By September 14 the sum of $3,290.95 had to be raised. The agreement with American La France over the engine called for a cash payment of $3,000.00. This payment was made on September 14 (The Department minutes read: Motion made by Theo L. Bierck and seconded by Reginald Vanderhoof that a check of $3000.00 be drawn in favor of the American La France Co. Inc. as the first payment on the engine. Carried.). This was a proud moment for Chief Kinsey and the Department. The next big payment made went to the Eureka Fire Hose Manufacturing Company. This payment amounted to $1,118.18, made in November of that year. The Department had established itself very early as a good financial risk.
The Department didn’t limit its avenue for raising funds to canvassing alone. It turned to other lucrative means as well. A raffle committee was formed in the middle of September and ordered to purchase fifty books of chances at 25 cents a chance. The raffle committee was responsible for increasing the Department’s holding by some $500.00. Many other sources of revenue were discovered. Items were raffled off at public meeting places. A centerpiece donated by a Mrs. Hugo Siebke was sold for $25.00 to a Brooklyn woman named Mrs. Charles Busching. Department members’ wives held cake sales. Mrs. Horace Cook and her daughters gained some notoriety for their baking. It wasn’t unusual for one of these cakes to bring $100.00 at a single sale. Mr. William S. Green was the individual who responded so generously when a cake sale was held. Mr. Green proved to be the Department’s benefactor at a later stage of the organization’s development (the story of William Green, the Departments only Life Member will be taken up in the following pages of this history).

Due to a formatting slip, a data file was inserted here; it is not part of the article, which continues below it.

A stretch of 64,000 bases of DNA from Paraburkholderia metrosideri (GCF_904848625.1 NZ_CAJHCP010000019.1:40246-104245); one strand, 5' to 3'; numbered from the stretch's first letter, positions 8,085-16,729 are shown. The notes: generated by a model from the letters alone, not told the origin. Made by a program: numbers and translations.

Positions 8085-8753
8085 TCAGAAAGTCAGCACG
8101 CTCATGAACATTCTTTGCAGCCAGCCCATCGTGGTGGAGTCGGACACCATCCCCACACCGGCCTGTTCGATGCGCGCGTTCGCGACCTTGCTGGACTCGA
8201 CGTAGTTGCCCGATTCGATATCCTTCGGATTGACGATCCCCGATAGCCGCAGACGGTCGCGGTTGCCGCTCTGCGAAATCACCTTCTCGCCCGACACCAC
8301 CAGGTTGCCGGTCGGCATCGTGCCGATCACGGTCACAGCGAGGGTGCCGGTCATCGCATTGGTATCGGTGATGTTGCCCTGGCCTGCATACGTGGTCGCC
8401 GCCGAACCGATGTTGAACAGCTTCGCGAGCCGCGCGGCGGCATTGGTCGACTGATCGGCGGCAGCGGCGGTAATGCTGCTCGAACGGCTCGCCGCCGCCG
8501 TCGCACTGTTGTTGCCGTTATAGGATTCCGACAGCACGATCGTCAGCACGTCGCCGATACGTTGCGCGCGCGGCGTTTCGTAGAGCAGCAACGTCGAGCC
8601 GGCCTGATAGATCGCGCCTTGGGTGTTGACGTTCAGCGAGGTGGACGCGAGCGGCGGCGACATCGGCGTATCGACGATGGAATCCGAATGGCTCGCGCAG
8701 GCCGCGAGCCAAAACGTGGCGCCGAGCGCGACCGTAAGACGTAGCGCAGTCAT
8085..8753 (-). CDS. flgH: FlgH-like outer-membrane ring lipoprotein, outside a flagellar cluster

The members of the Department themselves contributed a great deal to the finances. The payments made to American La France and the Eureka Fire Hose Company, plus other miscellaneous disbursements amounted to approximately $4500. The Department was left with a $13,000 balance on their financial obligations. Notes were issued to cover a period of five years (the period allowed by American La France for the payment of the contract for the fire engine). The guarantors of these notes were individual members of the finance committee as well as other members of the Department. The Denville Herald in a story on the beginning years of the Department. Published March 5.1931, said the following of the dedication apparent in these men: “They pledged their homes and personal possessions. Here was a spirit of civic pride that was to set a standard. Sacrifices for the community’s benefit by a few was the actuating motive.” In the next five years the Department’s obligations would be reduced to approximately $4,500, a far cry from the original figure set at $17,850 in August 1926.
The First Permanent Fire House
The Department’s first fire apparatus had several homes in the beginning. Peter Hartman’s motor garage on Main Street (now the Denville Garage) served as a temporary storing place. Later Robert Ewald volunteered his garage for the housing of the engine. Ewald also gave permission for the Department to construct a firehouse on the rear of his property. His offer included a loan for the cost of materials amounting to $350 Ewald, along with Robert Ellsworth, said the labor for the building would be volunteered. However, the first permanent firehouse was to be erected on the property of Assistant Chief Horace Cook. Robert Ellsworth, who was a local building contractor, was appointed chairman of the Department’s building committee. Serving on his committee were; Robert Ronan, Robert Ewald, Horace Cook and William Keeffe. Chief Kinsey later appointed Byram Moore Sr. to help out on the building committee.